Lockheed began working on a new transport aircraft for the U.S. Navy in 1942. Two aircraft were ordered as XR6O-1. This aircraft was not given a high priority during the war and it did not make its first flight until 9 November 1946. The aircraft were underpowered and did not have sufficient range. By 1953, the Navy had exhausted the spare parts for this model and the aircraft were placed in storage at Litchfield Park, Arizona, they were sold in 1955. The new civilian owners flew one aircraft to Las Vegas, Nevada, and the second to Opa Locka, Florida, USA, but neither had an Approved Type Certificate (ATC) for civil operation and the cost to obtain one was prohibitive so both aircraft were unfortunatelly scrapped.

Sense of scale: R6A next to 12A Electra Junior.
R6O in flight over Rogers Dry Lake, California.
The Constitution in flight over Catalina Island.

The Besler Steam Plane

A Travel Air 2000 biplane made the world‘s first piloted flight under steam power over Oakland, California, on 12 April 1933. The strangest feature of the flight was its relative silence; spectators on the ground could hear the pilot when he called to them from mid-air. The aircraft, piloted by William Besler, had been fitted with a two-cylinder, 150 hp reciprocating engine. An important contribution to its design was made by Nathan C. Price, a former Doble Steam Motors engineer. Price was working on high pressure compact engines for rail and road transport; the purpose of the flight was to obtain publicity for this work. Following its unexpectedly favourable reception Price went to Boeing and worked on various aviation projects, but Boeing dropped the idea of a steam aeroengine in 1936. Price later worked for Lockheed where his experience with developing compact burners for steam boilers helped to design Lockheed‘s first jet engine. The advantages of the „Besler System“ that were claimed at the time included the elimination of audible noise and destructive vibration; greater efficiency at low engine speeds and also at high altitudes where lower air temperatures assisted condensation; reduced likelihood of engine failure; reduced maintenance costs; reduced fuel costs, since fuel oil was used in place of petrol; reduced fire hazard since the fuel was less volatile and operating temperatures were lower; and a lack of need for radio shielding. For capacities in excess of 1000 horse power a turbine captures the energy released by the expansion of steam more efficiently than a piston. Thus, the steam reciprocating engine turned out to be unsuitable for scaling up to the needs of large aircraft.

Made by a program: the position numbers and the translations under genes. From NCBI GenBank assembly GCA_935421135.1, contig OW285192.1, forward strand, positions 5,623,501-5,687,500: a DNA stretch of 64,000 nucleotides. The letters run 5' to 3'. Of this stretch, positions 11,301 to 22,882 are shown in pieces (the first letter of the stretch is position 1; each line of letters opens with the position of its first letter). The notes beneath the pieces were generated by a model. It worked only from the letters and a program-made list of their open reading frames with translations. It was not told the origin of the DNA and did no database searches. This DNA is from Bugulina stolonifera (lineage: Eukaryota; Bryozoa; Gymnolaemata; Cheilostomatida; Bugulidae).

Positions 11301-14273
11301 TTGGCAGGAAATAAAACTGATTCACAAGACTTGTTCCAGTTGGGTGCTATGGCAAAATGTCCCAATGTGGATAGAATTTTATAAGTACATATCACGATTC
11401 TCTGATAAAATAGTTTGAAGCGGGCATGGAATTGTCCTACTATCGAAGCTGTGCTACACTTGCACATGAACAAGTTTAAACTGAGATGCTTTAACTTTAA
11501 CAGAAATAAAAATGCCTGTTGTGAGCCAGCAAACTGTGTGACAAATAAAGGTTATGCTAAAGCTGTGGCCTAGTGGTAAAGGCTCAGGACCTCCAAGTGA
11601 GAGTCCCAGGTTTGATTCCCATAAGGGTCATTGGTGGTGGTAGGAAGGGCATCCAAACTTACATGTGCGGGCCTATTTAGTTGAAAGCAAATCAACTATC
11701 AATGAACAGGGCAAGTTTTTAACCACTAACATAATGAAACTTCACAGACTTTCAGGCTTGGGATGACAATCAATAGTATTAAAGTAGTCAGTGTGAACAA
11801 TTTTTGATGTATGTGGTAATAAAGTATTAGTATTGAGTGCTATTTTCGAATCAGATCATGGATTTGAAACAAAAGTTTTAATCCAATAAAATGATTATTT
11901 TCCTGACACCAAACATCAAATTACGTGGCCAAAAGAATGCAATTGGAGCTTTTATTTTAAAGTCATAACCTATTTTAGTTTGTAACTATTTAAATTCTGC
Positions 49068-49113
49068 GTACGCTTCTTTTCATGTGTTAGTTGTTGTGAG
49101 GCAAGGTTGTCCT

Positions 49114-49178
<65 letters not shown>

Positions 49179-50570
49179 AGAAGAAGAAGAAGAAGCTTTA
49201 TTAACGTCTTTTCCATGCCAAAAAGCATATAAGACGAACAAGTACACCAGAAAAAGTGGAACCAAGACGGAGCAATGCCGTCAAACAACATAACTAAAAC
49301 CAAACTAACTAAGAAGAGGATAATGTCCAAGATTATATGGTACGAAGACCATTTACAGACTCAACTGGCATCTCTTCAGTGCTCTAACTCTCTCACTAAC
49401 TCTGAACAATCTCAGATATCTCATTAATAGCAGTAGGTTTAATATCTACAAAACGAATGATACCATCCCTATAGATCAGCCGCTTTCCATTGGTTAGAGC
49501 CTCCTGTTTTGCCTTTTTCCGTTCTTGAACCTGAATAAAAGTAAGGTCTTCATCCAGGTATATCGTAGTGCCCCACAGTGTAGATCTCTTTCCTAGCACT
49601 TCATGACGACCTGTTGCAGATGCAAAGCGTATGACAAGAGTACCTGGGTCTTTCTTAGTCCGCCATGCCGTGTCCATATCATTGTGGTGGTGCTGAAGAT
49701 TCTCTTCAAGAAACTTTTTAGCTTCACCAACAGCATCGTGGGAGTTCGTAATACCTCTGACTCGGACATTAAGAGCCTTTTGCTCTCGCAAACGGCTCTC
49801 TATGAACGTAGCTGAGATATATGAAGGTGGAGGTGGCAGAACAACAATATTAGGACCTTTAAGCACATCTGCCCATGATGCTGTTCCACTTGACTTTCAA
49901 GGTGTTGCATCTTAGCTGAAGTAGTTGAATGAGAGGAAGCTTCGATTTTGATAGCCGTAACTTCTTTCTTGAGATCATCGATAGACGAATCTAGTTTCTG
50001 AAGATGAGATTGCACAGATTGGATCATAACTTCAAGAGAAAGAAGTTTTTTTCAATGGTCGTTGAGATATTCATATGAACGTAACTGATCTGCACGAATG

The Besler brothers proudly posing in front of their design.

Concept of the Besler steam plane demonstrator.
William Besler in front of the Airspeed 2000.
A very rare shot of the steam powered Airspeed 2000.
Approaching under steam!
Besler steam plane in flight.
Engine layout as published in „Luftwissen“/Germany 1941
Besler steam aero engine.